A bill legalizing the recreational use of marijuana on Wednesday cleared the last hurdle in the Vermont Legislature. Gov. Phil Scott has indicated that he'll sign it into law, which would make Vermont the first state to legalize recreational marijuana through legislation rather than by voter initiative. In an interview with the Burlington Free Press, he said, "I'm not philosophically opposed to it", adding that he wanted any legal marijuana system to address highway safety and protecting children from edible marijuana products.
House Bill 511 eliminates existing civil penalties specific to the possession of up to one ounce of cannabis, and also removes criminal penalties with regard to the private cultivation of six marijuana plants (two mature and up to four immature). The retail sales haven't been decided yet, and a special commission is created to analyze and determine to best possible strategy for regulation and taxing.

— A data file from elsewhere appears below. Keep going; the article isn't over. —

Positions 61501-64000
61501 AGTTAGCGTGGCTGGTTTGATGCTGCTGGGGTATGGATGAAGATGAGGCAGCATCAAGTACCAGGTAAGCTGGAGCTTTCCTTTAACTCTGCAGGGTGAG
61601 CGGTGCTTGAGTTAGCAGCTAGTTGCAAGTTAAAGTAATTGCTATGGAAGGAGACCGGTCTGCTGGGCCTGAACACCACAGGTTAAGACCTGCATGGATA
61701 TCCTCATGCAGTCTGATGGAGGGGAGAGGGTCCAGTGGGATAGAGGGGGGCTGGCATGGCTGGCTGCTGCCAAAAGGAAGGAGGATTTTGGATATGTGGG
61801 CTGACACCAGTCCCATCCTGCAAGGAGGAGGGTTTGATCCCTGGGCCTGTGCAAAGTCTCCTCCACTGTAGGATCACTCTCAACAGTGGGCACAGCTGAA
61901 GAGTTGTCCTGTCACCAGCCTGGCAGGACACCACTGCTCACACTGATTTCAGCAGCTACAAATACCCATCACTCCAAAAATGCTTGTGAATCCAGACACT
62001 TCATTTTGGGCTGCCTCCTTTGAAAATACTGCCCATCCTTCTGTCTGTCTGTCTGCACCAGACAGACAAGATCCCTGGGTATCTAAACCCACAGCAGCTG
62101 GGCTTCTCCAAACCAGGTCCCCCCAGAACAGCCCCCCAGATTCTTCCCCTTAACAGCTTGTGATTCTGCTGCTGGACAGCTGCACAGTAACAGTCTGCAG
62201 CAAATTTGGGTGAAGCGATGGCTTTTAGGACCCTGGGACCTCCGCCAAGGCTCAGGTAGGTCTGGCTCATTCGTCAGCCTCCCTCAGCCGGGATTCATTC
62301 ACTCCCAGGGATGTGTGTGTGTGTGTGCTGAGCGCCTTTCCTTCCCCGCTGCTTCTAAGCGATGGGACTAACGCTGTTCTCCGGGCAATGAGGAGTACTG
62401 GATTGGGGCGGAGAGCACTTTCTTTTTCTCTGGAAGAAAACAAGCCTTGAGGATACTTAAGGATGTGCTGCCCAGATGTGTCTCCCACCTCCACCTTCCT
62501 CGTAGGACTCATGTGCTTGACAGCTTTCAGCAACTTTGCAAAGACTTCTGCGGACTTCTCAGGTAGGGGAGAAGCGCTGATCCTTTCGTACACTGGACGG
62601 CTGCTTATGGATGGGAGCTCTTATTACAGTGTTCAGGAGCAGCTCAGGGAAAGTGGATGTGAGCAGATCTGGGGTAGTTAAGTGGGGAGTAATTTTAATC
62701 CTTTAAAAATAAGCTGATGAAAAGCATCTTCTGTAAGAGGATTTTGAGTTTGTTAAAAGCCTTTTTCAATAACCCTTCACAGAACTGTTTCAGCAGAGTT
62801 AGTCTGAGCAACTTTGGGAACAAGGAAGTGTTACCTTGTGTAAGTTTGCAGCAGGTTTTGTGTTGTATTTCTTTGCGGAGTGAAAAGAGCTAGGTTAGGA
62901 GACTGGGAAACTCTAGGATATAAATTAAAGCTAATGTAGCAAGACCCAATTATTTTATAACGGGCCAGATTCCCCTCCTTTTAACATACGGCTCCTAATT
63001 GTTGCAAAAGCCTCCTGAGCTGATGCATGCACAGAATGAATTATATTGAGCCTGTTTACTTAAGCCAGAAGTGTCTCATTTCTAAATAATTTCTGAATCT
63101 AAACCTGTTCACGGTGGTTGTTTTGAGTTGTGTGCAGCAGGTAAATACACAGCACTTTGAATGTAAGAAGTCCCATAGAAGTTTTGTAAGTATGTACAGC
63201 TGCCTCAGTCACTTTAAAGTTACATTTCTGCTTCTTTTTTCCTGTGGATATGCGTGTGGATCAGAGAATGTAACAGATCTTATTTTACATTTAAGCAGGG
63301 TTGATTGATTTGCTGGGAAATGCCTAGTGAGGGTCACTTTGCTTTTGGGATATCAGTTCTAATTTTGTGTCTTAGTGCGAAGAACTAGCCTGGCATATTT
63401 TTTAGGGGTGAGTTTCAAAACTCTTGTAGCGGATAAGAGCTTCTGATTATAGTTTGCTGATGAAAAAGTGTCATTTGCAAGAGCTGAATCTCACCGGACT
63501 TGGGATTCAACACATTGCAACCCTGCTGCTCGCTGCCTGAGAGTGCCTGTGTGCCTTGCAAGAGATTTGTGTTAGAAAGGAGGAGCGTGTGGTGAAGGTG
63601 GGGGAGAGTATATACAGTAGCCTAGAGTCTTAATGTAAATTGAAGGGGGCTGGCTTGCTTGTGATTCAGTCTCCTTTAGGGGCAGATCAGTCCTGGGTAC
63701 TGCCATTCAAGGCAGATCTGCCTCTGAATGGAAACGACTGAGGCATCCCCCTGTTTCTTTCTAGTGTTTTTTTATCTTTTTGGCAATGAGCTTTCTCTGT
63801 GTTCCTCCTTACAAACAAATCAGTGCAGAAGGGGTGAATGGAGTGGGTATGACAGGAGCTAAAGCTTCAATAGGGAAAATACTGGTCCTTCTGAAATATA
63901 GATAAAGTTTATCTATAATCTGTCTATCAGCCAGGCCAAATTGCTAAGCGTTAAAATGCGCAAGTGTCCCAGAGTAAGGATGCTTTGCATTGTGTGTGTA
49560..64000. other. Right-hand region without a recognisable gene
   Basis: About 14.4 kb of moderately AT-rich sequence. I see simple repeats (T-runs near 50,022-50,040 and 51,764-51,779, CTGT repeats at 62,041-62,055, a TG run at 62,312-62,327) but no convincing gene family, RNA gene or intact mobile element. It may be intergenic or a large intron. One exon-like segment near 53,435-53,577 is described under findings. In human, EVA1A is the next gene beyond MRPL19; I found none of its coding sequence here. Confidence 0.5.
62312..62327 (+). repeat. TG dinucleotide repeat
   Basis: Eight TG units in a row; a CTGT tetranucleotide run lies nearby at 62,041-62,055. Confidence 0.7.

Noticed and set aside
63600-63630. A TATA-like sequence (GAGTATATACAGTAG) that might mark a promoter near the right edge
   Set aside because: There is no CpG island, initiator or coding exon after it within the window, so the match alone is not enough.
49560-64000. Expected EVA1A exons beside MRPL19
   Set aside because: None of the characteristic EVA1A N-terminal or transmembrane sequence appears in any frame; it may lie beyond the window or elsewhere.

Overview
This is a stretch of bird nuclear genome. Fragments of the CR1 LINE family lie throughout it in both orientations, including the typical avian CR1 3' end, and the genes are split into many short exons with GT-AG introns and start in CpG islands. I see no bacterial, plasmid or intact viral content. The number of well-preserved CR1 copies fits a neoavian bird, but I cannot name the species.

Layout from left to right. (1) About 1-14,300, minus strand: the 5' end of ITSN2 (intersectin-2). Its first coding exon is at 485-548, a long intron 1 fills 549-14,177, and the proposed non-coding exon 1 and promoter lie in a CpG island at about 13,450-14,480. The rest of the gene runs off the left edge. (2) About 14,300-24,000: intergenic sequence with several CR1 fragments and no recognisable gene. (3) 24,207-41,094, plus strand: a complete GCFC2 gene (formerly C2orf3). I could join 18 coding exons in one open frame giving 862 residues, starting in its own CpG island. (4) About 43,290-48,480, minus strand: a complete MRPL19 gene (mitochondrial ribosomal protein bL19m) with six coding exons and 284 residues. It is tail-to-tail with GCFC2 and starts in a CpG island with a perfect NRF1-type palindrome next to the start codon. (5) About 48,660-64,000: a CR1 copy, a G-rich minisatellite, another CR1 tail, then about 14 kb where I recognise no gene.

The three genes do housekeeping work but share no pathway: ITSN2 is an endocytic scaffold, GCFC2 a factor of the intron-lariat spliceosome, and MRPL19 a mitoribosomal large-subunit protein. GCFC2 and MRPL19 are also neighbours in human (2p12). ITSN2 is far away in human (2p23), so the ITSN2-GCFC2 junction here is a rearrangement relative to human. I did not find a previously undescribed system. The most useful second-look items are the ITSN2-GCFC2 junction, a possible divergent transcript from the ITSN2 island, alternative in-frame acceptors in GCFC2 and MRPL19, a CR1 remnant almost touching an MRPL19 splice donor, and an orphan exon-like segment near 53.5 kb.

GOP Sen. Randy Brock of Franklin, VT - who was recently appointed to fill a vacancy - said he voted against the bill after hearing opposition from medical professionals, law enforcement officials, and educators. "Vermont, in particular, doesn't care very much what the attorney general thinks", he said.
Almost eight months after vetoing a similar proposal over safety concerns, 's signature is slated to make Vermont the ninth state in the nation to legalize recreational marijuana, albeit the first to rely on its elected lawmakers rather than the voting public.
Matt Simon, New England political director for the pro-legalization Marijuana Policy Project, disagreed.